Attention fatigue. Exhaustion from the strain on my eyes and mind of focusing so long at the blurry sameness, trying to glean meaning from it day after day. Trying to attend to the things at hand despite the monotony and trying to attend to what matters most despite the disruption.
Friends of mine in the medical profession (though it may very well be true in other roles) tell me they’ve been experiencing attention fatigue in an extreme way: such concentrated attending to the needs of others that when they’re finally “off” they all but collapse, as if holding their breath for the entirety of their shift.
Others, many who are parents and working from home with small babes and tots, talk about feeling that their attention is completely diffuse: never once quite landing on a single object, idea, or person. Just flitting from one urgent scene to the next, with a mental list perpetually growing of things to do when the basket of laundry is set down and the timer goes off and the kids fall asleep (and so on).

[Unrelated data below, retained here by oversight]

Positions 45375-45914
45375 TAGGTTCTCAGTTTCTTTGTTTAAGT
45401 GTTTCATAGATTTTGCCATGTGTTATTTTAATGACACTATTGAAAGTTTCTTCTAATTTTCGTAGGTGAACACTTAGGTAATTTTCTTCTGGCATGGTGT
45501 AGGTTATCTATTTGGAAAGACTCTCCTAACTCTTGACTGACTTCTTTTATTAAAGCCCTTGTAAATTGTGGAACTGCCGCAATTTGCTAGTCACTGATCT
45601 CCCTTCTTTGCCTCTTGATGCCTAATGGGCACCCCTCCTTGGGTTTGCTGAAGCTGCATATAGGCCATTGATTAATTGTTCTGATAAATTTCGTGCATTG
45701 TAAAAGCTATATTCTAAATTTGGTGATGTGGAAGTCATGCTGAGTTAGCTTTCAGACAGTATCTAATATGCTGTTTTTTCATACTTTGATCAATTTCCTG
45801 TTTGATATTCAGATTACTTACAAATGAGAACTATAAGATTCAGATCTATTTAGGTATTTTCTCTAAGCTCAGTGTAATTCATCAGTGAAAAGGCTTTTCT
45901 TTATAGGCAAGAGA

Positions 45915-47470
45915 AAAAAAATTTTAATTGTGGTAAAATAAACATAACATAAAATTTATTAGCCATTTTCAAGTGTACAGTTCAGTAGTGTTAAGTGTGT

In addition to simply naming these things (in case the articulation can help you gauge where you or your loved ones are at), I want to share something that’s helped me figure out what to do about this attention fatigue.
I was reading a book of essays by Simone Weil, a 20th-century mystic, activist, and philosopher, whose writing on attention puts this short reflection to absolute shame. But who’s judging. (Me, and maybe also Simone.)
I am thinking about attention as a mental faculty that’s not just about cognitive understanding but about presence—not just looking at something but taking it in. And more importantly, that whatever I am trying to take in, I am also trying to be taken in by it.
She writes that “Attention, taken to its highest degree, is the same thing as prayer. It presupposes faith and love. Absolutely unmixed attention is prayer. If we turn our mind toward the good, it is impossible that little by little the whole soul will not be attracted thereto in spite of itself.”